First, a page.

Testing of cosmetics on animals may soon be illegal in India after PETA announced that the health ministry has acknowledged its petition of banning such a practice.
PETA's science policy advisor Chaitanya Koduri and Guru S. Nair of the Maharashtra Pradesh Congress Committee Wednesday held talks with S. Manivannan, deputy drug controller at the Central Drugs Standard Control Organisation, under the health ministry, as part of PETA's ongoing campaign against cosmetic testing on animals.
According to a statement, Manivannan indicated willingness to consider a proposal regarding a ban by the ministry.
Koduri is also seeking a meeting with Health Minister Ghulam Nabi Azad on the issue.
PETA's call for an end to the usage of animals to test cosmetics has already gained endorsement from the Indian Council of Medical Research, said the statement.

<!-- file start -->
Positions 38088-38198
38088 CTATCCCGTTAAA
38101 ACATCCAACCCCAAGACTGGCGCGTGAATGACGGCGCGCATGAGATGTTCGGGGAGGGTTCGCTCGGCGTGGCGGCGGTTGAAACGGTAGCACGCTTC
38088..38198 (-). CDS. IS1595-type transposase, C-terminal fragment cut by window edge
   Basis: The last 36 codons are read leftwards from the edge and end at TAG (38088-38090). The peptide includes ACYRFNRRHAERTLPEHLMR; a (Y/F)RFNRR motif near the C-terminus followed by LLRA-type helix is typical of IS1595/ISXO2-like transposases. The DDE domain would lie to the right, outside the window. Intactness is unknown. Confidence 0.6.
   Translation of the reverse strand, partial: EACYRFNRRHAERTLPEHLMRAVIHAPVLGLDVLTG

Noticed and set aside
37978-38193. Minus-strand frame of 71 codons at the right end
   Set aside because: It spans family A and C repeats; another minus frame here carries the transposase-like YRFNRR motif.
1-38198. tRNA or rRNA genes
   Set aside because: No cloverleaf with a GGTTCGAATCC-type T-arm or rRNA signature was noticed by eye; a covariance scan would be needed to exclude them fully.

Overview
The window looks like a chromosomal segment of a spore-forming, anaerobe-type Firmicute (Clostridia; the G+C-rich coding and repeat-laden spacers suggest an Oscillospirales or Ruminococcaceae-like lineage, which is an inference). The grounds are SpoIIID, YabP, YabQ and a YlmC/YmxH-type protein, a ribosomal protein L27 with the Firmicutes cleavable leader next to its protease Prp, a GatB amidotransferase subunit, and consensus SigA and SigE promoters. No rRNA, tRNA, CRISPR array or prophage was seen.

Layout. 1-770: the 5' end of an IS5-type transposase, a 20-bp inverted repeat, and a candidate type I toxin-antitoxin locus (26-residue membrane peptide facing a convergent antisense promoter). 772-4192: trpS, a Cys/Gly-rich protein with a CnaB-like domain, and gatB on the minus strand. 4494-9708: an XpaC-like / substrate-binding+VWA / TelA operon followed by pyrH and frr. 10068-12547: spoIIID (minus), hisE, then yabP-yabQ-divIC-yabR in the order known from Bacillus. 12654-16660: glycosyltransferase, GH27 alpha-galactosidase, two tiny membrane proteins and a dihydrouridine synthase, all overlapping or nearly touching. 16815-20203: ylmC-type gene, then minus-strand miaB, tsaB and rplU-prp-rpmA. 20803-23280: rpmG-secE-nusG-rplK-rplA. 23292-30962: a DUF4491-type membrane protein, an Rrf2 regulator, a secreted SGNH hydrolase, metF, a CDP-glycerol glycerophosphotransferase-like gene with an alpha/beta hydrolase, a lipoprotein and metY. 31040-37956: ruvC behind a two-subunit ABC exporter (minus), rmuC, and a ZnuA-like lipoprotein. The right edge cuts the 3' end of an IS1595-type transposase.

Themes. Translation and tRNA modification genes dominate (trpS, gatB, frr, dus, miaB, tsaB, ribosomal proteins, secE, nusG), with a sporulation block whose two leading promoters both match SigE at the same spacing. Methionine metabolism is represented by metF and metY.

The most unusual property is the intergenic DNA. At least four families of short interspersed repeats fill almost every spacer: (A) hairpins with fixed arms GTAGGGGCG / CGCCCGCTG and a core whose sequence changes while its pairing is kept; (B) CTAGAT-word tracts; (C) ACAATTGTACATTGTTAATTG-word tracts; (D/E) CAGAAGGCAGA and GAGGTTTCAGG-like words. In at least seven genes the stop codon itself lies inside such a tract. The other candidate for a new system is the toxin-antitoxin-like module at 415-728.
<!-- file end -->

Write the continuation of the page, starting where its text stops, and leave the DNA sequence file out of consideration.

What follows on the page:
"Testing cosmetics on animals is old-fashioned, unnecessary, kills animals and does nothing to protect consumers," said Koduri, adding that human-relevant and humane non-animal methods of testing the safety of cosmetic products were already available.
More than 1,000 companies around the world have banned all animal tests, but many still choose to subject animals to painful tests in which substances are smeared on their skin, sprayed in their faces or forced down their throats.
Because of the vast physiological differences between humans and the animals used in these tests, the results are often misleading, PETA said.